Assemblyman Jamel Holley is whipping votes against an amended version of a bill eliminating religious exemptions for vaccinations due for a vote in the legislature’s lower chamber on Monday.
The Assembly passed the original version of the bill 45-25 with six abstentions last month. The new version creates a carveout for private schools and daycares, though it requires those institutions report the number of enrolled children who inoculated.
“With these new amendments, I can guarantee that a majority, if not all of the African American Members of the Assembly will not be voting in support of this bill that discriminates based on wealth, address and ability to afford private education,” Holley said. “I’m working the phones, and we have gained traction to defeat the bill.”
Holley voted against the original bill, though 10 of the chamber’s black lawmakers voted in its favor. Two of those legislators, Assemblyman Herb Conaway and Assemblywoman Cleopatra Tucker, are sponsoring the bill.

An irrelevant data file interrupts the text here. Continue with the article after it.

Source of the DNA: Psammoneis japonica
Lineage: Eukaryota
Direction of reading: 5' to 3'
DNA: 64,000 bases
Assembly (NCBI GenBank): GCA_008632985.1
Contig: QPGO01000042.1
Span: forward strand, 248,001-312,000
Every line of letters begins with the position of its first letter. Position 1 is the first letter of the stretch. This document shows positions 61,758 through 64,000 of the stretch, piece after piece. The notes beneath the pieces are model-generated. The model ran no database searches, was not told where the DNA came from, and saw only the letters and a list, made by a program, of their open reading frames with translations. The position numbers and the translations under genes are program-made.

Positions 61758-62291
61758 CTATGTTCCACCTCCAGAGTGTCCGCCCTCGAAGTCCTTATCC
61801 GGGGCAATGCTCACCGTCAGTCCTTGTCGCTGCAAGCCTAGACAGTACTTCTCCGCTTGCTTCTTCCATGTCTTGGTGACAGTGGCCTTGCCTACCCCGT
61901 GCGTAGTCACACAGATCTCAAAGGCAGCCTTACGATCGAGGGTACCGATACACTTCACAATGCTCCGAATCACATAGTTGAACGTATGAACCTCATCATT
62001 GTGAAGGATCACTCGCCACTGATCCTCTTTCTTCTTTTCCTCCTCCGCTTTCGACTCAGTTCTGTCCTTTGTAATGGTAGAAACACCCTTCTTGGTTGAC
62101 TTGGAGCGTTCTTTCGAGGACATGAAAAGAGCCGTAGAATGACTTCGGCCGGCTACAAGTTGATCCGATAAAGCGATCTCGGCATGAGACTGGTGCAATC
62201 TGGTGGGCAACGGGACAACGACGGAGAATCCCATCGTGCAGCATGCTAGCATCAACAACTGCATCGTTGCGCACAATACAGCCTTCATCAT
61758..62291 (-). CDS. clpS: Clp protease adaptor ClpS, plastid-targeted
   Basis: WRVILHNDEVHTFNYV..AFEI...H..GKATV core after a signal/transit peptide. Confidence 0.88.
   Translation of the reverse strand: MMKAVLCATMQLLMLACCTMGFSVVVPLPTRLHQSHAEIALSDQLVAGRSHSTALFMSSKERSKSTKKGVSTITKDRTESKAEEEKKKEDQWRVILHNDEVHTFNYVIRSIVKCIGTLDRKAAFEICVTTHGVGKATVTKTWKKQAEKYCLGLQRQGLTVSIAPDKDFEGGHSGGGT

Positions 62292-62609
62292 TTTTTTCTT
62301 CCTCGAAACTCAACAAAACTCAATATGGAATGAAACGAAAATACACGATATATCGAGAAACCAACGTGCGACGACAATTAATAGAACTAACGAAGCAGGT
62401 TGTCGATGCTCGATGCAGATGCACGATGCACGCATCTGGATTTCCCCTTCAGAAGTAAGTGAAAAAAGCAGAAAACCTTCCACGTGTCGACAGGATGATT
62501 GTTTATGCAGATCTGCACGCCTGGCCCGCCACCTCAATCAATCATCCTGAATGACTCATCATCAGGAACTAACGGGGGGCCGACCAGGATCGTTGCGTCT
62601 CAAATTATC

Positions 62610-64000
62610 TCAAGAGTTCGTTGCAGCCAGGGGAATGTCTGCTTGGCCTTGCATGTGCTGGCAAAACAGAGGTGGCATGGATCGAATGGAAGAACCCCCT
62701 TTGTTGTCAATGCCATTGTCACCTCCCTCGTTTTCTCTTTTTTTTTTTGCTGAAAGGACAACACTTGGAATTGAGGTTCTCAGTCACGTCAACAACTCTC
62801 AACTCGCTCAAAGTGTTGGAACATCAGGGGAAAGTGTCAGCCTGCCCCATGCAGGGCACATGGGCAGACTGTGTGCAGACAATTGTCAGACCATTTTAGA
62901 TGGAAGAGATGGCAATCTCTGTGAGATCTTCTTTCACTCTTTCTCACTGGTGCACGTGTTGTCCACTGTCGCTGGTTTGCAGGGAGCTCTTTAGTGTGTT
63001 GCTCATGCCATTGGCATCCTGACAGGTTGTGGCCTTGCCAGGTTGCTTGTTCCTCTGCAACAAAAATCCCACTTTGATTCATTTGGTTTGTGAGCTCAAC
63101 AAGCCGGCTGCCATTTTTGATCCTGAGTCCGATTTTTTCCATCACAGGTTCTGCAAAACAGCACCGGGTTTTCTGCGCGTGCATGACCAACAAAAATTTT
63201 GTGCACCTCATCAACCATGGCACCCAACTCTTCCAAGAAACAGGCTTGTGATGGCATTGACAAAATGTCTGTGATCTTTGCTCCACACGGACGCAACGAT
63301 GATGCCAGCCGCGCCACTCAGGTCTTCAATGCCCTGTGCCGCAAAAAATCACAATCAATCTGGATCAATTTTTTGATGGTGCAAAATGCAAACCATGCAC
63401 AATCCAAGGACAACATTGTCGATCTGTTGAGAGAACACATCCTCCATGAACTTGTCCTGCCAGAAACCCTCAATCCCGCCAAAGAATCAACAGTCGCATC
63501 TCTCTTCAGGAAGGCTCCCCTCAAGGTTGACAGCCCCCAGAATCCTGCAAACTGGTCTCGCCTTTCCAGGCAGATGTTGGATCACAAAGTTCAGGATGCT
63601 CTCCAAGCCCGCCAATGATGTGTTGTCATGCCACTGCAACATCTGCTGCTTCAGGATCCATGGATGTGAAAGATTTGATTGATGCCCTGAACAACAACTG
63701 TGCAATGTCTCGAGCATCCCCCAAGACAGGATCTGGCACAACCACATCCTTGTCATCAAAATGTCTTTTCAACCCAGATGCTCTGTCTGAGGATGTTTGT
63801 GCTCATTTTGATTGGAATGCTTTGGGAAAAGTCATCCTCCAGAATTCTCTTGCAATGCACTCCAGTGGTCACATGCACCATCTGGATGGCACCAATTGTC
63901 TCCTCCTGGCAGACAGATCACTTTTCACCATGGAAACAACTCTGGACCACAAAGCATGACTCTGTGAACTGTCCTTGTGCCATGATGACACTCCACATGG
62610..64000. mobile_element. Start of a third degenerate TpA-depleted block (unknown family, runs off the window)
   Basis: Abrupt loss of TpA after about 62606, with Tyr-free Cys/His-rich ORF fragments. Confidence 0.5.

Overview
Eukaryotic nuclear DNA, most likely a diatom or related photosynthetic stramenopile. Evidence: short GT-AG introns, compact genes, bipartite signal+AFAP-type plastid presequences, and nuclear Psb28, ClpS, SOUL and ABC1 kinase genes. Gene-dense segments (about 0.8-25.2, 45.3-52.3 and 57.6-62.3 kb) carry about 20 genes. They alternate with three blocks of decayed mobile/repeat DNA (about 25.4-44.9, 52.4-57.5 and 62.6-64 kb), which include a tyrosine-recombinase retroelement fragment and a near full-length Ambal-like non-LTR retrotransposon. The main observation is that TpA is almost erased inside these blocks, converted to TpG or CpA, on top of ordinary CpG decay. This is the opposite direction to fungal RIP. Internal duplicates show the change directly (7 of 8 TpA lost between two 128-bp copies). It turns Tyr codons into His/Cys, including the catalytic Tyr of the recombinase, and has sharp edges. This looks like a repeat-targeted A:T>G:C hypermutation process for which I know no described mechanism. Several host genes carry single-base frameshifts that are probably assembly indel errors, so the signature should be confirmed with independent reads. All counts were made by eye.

Assemblywoman Britnee Timberlake abstained, and Assemblymen Benjie Wimberly and Gordon Johnson did not vote on the measure.
The new version is a result of negotiations with Republican State Sen. Declan O’Scanlon, whose vote is needed to pass the bill in the legislature’s upper chamber, where defections from five Democratic senators stalled the bill last month.
Even with O’Scanlon, the measure’s fate is far from guaranteed in the Senate, as the watering down the bill could push more Democrats to vote no.
The amendments could have a similar effect in the Assembly.
“Senator O’Scanlon’s vaccine amendments cuts into the fiber of all we have accomplished,” Holley said. “To suggest that we begin to segregate our students is an abomination of what every righteous leader should be standing up against.”